Maybe I should speak about the story somewhat? It really is all right there in the trailer, but just in case I’ll summarize a bit. Basically a young girl named Penny finds a dog in the pet store and becomes best pals with him. They are such good friends that they end up doing a television show together, (just go with it), and in order for that show to be successful, the film crew and Penny herself must make it seem as though Bolt is really saving the day. By making this canine believe he is risking his life for his owner, he gives the most realistic performance anyone has ever seen in a dog. However, because of this ruse, an episode-ending cliffhanger concluding with the girl being kidnapped by the evil cat loving Dr. Calico causes problems. Appearances must be kept: Bolt believes Penny is missing and, by sheer dumb luck, he escapes, ends up in a shipping package, and lands in New York City. So, in order to save the day, he enlists the help of a cat hostage, Mittens, because cats are evil, vile creatures that do the Doctor’s biding, and a restless, TV-fanatic hamster to make the journey west to Hollywood. If only the Styrofoam peanuts didn’t act as his kryptonite, it would have been so much easier.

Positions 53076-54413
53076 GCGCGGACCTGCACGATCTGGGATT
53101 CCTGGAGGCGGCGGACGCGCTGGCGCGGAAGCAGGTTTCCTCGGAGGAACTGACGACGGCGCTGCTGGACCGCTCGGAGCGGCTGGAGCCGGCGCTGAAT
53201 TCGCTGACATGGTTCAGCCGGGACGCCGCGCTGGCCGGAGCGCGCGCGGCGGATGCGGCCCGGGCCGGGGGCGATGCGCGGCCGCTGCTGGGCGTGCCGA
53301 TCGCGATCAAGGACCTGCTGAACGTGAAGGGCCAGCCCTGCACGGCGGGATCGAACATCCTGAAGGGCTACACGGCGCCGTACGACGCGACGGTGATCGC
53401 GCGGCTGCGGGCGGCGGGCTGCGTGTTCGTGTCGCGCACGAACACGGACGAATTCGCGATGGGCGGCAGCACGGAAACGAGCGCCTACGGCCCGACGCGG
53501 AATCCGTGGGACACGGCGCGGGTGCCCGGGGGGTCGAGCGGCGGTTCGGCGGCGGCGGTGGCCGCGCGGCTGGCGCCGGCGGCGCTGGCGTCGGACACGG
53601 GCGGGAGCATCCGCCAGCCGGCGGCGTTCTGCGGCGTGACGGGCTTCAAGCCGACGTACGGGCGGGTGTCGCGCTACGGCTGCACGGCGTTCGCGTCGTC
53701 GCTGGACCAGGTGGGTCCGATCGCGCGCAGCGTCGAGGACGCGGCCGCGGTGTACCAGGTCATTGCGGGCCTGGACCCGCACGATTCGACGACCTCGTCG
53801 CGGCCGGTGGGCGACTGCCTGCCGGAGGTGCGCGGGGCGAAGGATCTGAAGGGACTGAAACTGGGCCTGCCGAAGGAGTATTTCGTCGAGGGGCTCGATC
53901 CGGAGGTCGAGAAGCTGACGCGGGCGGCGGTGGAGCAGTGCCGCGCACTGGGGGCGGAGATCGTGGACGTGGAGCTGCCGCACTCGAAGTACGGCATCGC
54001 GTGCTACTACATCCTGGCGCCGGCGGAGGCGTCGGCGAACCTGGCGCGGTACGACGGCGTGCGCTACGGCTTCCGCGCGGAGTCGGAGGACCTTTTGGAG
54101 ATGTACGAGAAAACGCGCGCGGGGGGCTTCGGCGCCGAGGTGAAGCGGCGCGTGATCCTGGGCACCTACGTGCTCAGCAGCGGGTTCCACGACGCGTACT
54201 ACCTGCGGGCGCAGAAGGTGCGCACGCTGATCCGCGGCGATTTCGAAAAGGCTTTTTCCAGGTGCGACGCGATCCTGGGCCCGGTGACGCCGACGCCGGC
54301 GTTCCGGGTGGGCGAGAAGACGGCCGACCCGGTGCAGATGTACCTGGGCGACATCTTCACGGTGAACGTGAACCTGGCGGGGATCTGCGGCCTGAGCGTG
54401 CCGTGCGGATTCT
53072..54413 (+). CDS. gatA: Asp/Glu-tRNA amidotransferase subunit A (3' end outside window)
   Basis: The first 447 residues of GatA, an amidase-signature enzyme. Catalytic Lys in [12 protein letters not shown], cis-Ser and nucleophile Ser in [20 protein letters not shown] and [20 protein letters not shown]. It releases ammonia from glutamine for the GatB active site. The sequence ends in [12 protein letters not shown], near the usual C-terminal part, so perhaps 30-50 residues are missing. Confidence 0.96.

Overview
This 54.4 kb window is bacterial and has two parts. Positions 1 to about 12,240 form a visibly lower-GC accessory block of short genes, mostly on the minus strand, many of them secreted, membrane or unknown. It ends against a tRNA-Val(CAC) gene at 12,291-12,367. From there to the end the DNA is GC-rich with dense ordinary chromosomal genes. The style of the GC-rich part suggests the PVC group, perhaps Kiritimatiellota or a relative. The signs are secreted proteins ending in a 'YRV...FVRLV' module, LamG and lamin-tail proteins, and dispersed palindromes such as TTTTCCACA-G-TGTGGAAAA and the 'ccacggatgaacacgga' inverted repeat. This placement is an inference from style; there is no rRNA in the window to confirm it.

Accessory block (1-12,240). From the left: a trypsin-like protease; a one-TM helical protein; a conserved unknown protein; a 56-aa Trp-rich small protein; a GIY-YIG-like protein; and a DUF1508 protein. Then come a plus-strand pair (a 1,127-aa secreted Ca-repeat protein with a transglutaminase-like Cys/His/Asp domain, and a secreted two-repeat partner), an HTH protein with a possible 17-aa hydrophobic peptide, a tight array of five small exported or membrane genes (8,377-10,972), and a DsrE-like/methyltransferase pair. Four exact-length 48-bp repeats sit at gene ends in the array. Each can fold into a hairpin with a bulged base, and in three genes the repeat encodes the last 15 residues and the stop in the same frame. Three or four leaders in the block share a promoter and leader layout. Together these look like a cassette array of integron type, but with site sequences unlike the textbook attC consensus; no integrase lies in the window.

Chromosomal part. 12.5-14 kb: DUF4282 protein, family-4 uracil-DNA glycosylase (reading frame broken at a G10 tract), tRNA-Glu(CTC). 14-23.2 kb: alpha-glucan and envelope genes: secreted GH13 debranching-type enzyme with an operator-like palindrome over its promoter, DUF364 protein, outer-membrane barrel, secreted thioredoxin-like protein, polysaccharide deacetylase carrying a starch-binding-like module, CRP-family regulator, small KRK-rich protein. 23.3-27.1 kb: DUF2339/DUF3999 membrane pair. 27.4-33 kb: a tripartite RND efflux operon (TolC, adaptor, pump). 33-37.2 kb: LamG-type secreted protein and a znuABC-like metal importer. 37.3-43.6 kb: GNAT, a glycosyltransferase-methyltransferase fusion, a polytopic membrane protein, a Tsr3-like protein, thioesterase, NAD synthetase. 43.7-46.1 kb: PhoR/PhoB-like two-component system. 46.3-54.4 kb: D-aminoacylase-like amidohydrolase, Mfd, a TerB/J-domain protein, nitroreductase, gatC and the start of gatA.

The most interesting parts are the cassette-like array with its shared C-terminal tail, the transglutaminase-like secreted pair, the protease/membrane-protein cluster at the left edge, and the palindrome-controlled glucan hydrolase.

It all becomes a very endearing buddy-film as this trio of unlikely friends becomes just that. Everything can be guessed from the start and nothing new or original really takes place. But if it ain’t broke, why fix it? Bolt works on a simple comedic level giving cute characters and exciting set-pieces to enthrall the children while also allowing parents and older siblings a bit of escapism into a world that allows them to forget their troubles for ninety minutes or so. It is so blatantly an amalgam of previous movies that one of its best inclusions comes from three separate groups of pigeons—NYC goodfellas, LA surfer-dudes, and Texas wranglers. Their completely frivolous roles serve as nothing more than comedic relief, not only rivaling those pesky penguins from Madagascar, but I do believe one-upping them. It is the little things like them that make Bolt a success, tiny flourishes that help keep the smile on your face while they distract you from the overall mediocre, done before story at its core.

Bolt 8/10